[Rd] OOP performance, was: V2.9.0 changes

Thomas Petzoldt Thomas.Petzoldt at tu-dresden.de
Thu Jul 2 17:31:03 CEST 2009

Hi Troy,

first of all a question, what kind of ecosystem models are you
developing in R? Differential equations or individual-based?

Your write that you are a frustrated Java developer in R. I have a
similar experience, however I still like JAVA, and I'm now more happy
with R as it is much more efficient (i.e. sum(programming + runtime))
for the things I usually do: ecological data analysis and modelling.

After using functional R quite a time and Java in parallel
I had the same idea, to make R more JAVA like and to model ecosystems in
an object oriented manner. At that time I took a look into R.oo (thanks
Henrik Bengtssson) and was one of the Co-authors of proto. I still think
that R.oo is very good and that proto is a cool idea, but finally I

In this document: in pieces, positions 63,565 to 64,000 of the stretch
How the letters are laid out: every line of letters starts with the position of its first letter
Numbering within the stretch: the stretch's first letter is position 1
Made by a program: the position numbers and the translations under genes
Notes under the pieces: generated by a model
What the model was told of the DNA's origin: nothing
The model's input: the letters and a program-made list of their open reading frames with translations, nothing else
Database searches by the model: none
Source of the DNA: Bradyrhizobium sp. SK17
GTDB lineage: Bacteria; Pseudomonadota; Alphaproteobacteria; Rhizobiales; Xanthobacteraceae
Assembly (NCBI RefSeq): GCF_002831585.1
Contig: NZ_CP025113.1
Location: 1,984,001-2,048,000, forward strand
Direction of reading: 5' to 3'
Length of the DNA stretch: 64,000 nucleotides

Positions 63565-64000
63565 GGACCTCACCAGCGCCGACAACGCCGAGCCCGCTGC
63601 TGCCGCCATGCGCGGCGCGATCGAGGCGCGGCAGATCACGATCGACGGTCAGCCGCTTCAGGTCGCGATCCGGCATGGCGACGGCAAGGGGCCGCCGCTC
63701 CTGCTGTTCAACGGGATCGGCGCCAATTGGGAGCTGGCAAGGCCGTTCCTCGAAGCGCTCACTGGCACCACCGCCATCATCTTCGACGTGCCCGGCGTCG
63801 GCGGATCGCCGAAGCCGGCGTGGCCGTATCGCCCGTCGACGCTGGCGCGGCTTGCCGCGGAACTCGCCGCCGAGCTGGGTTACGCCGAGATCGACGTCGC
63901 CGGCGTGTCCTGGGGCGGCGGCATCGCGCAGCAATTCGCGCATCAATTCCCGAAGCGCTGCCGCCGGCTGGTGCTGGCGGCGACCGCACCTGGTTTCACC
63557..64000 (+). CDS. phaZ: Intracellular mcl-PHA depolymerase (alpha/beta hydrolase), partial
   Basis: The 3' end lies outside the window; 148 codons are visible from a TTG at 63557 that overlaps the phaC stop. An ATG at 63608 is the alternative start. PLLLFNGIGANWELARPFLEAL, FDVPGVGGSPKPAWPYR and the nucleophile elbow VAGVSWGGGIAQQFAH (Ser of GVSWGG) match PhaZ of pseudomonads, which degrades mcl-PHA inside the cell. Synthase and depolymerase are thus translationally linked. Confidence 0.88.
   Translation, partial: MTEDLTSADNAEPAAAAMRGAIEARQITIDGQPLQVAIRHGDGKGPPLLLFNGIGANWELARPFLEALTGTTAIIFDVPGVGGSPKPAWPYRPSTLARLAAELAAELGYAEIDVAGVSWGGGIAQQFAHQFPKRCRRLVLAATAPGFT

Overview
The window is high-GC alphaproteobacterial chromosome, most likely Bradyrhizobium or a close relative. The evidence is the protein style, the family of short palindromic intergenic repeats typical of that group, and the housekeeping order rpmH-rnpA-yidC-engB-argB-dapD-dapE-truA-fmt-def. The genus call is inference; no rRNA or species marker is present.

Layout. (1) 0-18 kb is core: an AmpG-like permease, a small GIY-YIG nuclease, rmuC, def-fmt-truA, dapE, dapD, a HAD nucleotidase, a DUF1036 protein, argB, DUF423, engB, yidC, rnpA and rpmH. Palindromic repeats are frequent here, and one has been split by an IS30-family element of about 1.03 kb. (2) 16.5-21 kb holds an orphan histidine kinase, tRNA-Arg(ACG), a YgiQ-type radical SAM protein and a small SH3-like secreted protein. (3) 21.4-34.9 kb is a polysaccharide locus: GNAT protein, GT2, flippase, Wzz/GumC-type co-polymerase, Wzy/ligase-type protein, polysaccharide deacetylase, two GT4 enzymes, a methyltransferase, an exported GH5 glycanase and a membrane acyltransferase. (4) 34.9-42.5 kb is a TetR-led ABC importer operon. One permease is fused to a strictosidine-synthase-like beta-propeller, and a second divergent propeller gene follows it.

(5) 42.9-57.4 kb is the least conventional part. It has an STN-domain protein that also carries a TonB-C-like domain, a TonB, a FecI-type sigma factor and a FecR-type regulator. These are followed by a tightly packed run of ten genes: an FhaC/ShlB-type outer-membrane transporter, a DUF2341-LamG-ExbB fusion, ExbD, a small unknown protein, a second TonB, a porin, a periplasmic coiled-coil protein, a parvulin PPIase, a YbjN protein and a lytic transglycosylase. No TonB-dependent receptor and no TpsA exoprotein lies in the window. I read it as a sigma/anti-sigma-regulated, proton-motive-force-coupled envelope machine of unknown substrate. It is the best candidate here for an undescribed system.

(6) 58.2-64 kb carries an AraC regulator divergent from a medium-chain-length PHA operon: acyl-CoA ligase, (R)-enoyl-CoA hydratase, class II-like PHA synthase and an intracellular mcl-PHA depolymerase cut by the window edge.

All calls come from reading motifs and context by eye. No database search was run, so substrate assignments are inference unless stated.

switched to the recommended S4 for my ecological simulation package.

Note also, that my solution was *not* to model the ecosystems as objects
(habitat - populations- individuals), but instead to model ecological
models (equations, inputs, parameters, time steps, outputs, ...).

This works quite well with S4. A speed test (see useR!2006 poster on
http://simecol.r-forge.r-project.org/) showed that all OOP flavours had
quite comparable performance.

The only thing I have to have in mind are a few rules:

- avoid unnecessary copying of large objects. Sometimes it helps to
prefer matrices over data frames.

- use vectorization. This means for an individual-based model that one
has to re-think how to model an individual: not "many [S4] objects"
like in JAVA, but R structures (arrays, lists, data frames) where
vectorized functions (e.g. arithmetics or subset) can work with.

- avoid interpolation (i.e. approx) and if unavoidable, minimize the tables.

If all these things do not help, I write core functions in C (others use
Fortran). This can be done in a mixed style and even a full C to C
communication is possible (see the deSolve documentation how to do this
with differential equation models).

Thomas P.

Thomas Petzoldt
Technische Universitaet Dresden
Institut fuer Hydrobiologie        thomas.petzoldt at tu-dresden.de
01062 Dresden                      http://tu-dresden.de/hydrobiologie/

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